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Case Reports
Incidental traumatic right diaphragmatic rupture: a missed case after trauma
Fatima Alharmoodi, Shadin Ghabra, Salem Alharthi
J Trauma Inj. 2023;36(1):56-59.   Published online June 23, 2022
DOI: https://doi.org/10.20408/jti.2022.0008
  • 2,423 View
  • 56 Download
AbstractAbstract PDF
Traumatic diaphragmatic hernia is among the most uncommon conditions after severe trauma, and it is associated with high morbidity and mortality. The diagnosis is difficult and might be missed, but a multimodal investigation might help in terms of diagnostic yield. In this case report, we present a missed right diaphragmatic rupture 14 years after the trauma.
Summary
Traumatic abdominal wall hernia with hemoperitoneum caused by blunt injury: laparoscopic exploration with mini-laparotomy repair. A case report
Euisung Jeong, Hyunseok Jang, Younggoun Jo, Yunchul Park, Naa Lee, Jungchul Kim
J Trauma Inj. 2022;35(1):61-65.   Published online December 23, 2021
DOI: https://doi.org/10.20408/jti.2021.0062
  • 3,113 View
  • 70 Download
  • 1 Citations
AbstractAbstract PDF
Traumatic abdominal wall hernia is a very rare clinical entity. Herein, we report the case of a patient who was transferred from a local clinic to the emergency department because of left lower abdominal pain. Initially, an intra-abdominal hematoma was observed on computed tomography and no extravasation was noted. Conservative treatment was initiated, and the patient’s symptoms were slightly relieved. However, though abdominal pain was relieved during the hospital stay, bowel herniation was suspected in the left periumbilical area. Follow-up computed tomography showed traumatic abdominal wall hernia with hemoperitoneum in the abdomen. We performed a laparoscopic exploration of the injury site and hernia lesion. The anterior abdominal wall hernia was successfully closed.
Summary

Citations

Citations to this article as recorded by  
  • Unique laparoscopic emergency management of traumatic obstructed abdominal wall hernia: A case report and review of literature
    Arwa M Aljuhani, Ghaith A Al Saied, Arjmand Reyaz, Mohammed A Alkahlan, Ibrahim M Aljohani, Muhammed M Abukhater
    International Journal of Abdominal Wall and Hernia.2024;[Epub]     CrossRef
Original Article
Comparison of Penetrating and Blunt Traumatic Diaphragmatic Injuries
Sang Su Lee, Sung Youl Hyun, Hyuk Jun Yang, Yong Su Lim, Jin Seong Cho, Jae Hyug Woo
J Trauma Inj. 2019;32(4):210-219.   Published online December 30, 2019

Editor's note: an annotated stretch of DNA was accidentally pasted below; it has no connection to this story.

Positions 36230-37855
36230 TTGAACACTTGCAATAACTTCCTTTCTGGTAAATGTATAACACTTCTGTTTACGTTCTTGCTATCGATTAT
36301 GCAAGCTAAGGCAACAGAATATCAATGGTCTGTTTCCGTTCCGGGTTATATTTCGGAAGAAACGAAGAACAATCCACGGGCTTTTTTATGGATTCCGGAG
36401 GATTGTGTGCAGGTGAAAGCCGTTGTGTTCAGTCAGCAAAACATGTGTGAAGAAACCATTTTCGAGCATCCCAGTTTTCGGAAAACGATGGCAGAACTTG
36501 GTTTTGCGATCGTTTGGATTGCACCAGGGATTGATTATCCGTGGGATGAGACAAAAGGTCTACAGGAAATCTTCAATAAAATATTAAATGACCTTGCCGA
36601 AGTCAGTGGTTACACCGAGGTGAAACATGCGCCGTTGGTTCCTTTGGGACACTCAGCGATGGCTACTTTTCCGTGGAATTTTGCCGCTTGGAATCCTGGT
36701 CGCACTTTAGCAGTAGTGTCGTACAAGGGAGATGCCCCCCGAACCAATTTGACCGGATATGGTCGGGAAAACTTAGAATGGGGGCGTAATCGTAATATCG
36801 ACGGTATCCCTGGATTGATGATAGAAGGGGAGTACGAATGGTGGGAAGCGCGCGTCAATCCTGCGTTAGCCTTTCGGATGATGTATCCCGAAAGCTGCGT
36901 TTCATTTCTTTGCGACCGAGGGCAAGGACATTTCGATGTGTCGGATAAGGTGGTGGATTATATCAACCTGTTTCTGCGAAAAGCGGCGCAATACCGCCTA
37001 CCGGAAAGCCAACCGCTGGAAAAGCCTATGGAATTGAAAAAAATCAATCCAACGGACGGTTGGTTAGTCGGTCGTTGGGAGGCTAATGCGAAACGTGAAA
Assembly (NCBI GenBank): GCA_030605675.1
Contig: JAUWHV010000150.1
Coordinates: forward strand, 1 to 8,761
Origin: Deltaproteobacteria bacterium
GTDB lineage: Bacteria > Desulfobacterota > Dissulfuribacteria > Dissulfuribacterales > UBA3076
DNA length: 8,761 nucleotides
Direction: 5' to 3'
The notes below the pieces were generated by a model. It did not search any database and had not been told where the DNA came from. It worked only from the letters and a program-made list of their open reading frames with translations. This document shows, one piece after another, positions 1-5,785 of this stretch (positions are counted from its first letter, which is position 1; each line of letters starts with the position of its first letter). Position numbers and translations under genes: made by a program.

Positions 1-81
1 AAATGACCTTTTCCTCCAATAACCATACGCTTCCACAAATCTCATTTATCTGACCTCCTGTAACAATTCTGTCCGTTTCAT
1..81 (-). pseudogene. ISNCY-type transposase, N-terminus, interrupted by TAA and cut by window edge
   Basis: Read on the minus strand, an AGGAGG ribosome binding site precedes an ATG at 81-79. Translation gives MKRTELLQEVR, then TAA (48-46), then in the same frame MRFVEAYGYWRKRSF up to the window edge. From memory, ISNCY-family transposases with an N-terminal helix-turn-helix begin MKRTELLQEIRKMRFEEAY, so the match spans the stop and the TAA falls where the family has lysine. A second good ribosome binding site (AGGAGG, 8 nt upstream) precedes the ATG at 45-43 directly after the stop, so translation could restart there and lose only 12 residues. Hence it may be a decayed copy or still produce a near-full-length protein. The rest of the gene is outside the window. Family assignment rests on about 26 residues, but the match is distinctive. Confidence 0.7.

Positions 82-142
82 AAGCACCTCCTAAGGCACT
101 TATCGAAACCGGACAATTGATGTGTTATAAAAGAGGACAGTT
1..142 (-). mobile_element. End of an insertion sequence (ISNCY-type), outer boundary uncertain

DOI: https://doi.org/10.20408/jti.2019.034
  • 4,387 View
  • 99 Download
  • 2 Citations
AbstractAbstract PDF
Purpose

Traumatic diaphragmatic injury (TDI) is no longer considered to be a rare condition in Korea. This study investigated differences in the prevalence of accompanying injuries and the prognosis in patients with traumatic diaphragmatic damage according to the mechanism of injury.

Methods

We retrospectively reviewed the medical records of patients with TDI who were seen at a regional emergency medical center from January 2000 to December 2018. Among severe trauma patients with traumatic diaphragmatic damage, adults older than 18 years of age with a known mechanism of injury were included in this study. Surgery performed within 6 hours after the injury was sustained was defined as emergency surgery. We assessed the survival rate and likelihood of respiratory compromise according to the mechanism of injury.

Results

In total, 103 patients were analyzed. The patients were categorized according to whether they had experienced a penetrating injury or a blunt injury. Thirty-five patients had sustained a penetrating injury, and traffic accidents were the most common cause of blunt injuries. The location of the injury did not show a statistically significant difference between these groups. Severity of TDI was more common in the blunt injury group than in the penetrating injury group, and was also more likely in patients with respiratory compromise. However, sex, the extent of damage, and the initial Glasgow coma scale score had no significant relationship with severity.

Conclusions

Based on the findings of this study, TDI should be recognized and managed proactively in patients with blunt injury and/or respiratory compromise. Early recognition and implementation of an appropriate management strategy would improve patients’ prognosis. Multi-center, prospective studies are needed in the future.

Summary

Citations

Citations to this article as recorded by  
  • An audit of traumatic haemothoraces in a regional hospital in KwaZulu-Natal, South Africa
    CM Kithuka, VC Ntola, W Sibanda
    South African Journal of Surgery.2023; 61(3): 12.     CrossRef
  • Factors Associated with Successful Video-Assisted Thoracoscopic Surgery and Thoracotomy in the Management of Traumatic Hemothorax
    Heather M. Grant, Alexander Knee, Michael V. Tirabassi
    Journal of Surgical Research.2022; 269: 83.     CrossRef
Case Reports
Laparoscopy in Blunt Abdominal Trauma: Diaphragmatic and Bladder Lacerations Repair